8,000 pickets jammed in the Chicago's downtown business district as part of that school boycott. What did this exercise and mass absenteeism achieve that could not have been brought about by peaceful negotiation? One does not really know. However, two days after the boycott, the Chicago Board of Education publicly revealed for the first time that 23% of Chicago's Negro children attended schools that did not have a single white student. 82% of all of Chicago's Negro school children went to schools that were 90% and more Negro. On the other hand, more than 76% of Chicago's white school children attended schools that were at least 90% white. Some of this seeming the fact of segregation is, of course, due to the fact of residents. Some is due to gerrymandered school districts. It is a critical issue in Chicago because another school boycott has been threatened for later this month. This second boycott is not a popular issue among all Negro leaders.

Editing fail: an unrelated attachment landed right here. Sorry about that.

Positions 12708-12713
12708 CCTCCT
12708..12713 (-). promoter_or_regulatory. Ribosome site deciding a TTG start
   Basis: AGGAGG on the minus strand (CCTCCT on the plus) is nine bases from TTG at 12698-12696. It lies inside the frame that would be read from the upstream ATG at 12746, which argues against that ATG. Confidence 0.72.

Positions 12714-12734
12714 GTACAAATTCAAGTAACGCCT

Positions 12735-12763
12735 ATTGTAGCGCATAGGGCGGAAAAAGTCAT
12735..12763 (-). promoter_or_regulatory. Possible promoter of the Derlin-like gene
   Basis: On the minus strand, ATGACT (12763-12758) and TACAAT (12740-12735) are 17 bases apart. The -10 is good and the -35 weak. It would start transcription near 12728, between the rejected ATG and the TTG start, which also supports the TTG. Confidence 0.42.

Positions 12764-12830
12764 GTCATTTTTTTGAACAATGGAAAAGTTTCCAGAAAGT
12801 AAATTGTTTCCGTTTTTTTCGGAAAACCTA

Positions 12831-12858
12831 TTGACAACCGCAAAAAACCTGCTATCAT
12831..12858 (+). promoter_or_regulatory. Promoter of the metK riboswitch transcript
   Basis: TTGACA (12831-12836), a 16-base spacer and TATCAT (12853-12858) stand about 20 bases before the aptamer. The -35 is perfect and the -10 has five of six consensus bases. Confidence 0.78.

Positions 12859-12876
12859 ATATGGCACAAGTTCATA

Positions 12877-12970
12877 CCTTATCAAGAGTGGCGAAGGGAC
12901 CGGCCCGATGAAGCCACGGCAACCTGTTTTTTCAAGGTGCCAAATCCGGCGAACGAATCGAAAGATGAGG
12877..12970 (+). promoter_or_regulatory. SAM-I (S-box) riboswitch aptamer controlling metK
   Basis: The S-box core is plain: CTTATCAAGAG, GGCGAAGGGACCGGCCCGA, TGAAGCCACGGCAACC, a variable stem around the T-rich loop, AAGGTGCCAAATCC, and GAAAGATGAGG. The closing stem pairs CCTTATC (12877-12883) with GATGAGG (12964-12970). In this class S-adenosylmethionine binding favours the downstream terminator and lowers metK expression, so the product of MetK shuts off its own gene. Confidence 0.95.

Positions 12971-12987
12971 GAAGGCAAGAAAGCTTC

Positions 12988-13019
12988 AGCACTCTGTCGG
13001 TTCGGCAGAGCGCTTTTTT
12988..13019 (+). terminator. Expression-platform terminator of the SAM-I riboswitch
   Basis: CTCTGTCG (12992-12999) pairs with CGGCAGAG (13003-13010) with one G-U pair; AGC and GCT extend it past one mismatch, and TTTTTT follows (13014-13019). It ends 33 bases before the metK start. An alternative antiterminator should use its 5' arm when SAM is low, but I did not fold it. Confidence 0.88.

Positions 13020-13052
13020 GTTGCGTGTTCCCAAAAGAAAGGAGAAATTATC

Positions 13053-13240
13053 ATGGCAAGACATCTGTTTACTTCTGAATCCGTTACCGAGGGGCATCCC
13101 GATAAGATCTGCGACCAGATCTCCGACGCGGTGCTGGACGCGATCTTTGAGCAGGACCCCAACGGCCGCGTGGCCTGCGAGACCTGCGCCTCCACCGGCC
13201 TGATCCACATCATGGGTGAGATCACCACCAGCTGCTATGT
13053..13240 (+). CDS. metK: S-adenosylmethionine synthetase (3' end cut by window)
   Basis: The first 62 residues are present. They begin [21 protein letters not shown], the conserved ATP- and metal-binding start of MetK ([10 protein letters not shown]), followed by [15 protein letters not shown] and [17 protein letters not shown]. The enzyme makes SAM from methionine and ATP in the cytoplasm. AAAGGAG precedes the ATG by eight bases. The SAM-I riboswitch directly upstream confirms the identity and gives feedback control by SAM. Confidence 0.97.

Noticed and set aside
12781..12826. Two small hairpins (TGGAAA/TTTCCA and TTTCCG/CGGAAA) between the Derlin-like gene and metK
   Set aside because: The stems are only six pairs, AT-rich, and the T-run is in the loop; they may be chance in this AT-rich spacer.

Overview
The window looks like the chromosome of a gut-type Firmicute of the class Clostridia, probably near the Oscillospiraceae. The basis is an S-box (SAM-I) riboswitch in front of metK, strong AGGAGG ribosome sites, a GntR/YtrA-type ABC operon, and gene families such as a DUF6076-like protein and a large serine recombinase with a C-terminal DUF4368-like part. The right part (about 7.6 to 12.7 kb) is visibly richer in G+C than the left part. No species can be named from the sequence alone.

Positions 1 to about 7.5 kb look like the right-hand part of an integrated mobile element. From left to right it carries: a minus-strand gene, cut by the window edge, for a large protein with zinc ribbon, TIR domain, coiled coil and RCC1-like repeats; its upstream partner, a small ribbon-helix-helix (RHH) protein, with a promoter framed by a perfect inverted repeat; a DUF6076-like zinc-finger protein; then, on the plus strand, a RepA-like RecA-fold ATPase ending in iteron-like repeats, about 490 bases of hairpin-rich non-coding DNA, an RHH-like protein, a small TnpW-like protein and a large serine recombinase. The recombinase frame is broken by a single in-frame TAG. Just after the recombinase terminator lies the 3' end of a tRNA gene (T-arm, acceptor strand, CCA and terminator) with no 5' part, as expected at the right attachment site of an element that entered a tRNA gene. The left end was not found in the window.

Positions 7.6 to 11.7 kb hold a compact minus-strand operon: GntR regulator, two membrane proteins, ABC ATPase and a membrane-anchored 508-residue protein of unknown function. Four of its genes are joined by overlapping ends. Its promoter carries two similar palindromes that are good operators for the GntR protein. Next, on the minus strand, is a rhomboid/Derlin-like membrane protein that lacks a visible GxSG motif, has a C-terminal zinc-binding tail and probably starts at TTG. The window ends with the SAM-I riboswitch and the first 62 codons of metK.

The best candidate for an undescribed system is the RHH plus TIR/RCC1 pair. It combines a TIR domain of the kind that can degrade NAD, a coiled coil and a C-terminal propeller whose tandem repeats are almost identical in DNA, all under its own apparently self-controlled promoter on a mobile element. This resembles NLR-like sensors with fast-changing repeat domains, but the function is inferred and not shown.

Here is what Mr. Lawrence Landry, director of the Chicago Branch of the Student Nonviolent Coordinating Committee. Freedom Day Chairman, spokesman for the boycott leaders, has to say about this second boycott. When I told you the 22nd 1963, 260,000 children stayed home from school to protest inferior and segregated education in the city of Chicago. This protest was called by the coordinating council of community organizations. Six weeks later, in the first week of December, after a week of evasion, misrepresentation, and downright lies by the school board president Claire Roderick, we sat down and discussed with the school board the adoption of a simple policy statement of integration. The school board refused to adopt such a policy and insulted the Negro community by making irresponsible charges against this leadership. In early January of 1964, the CTPO frustrated in its efforts to get integrated in quality education in Chicago,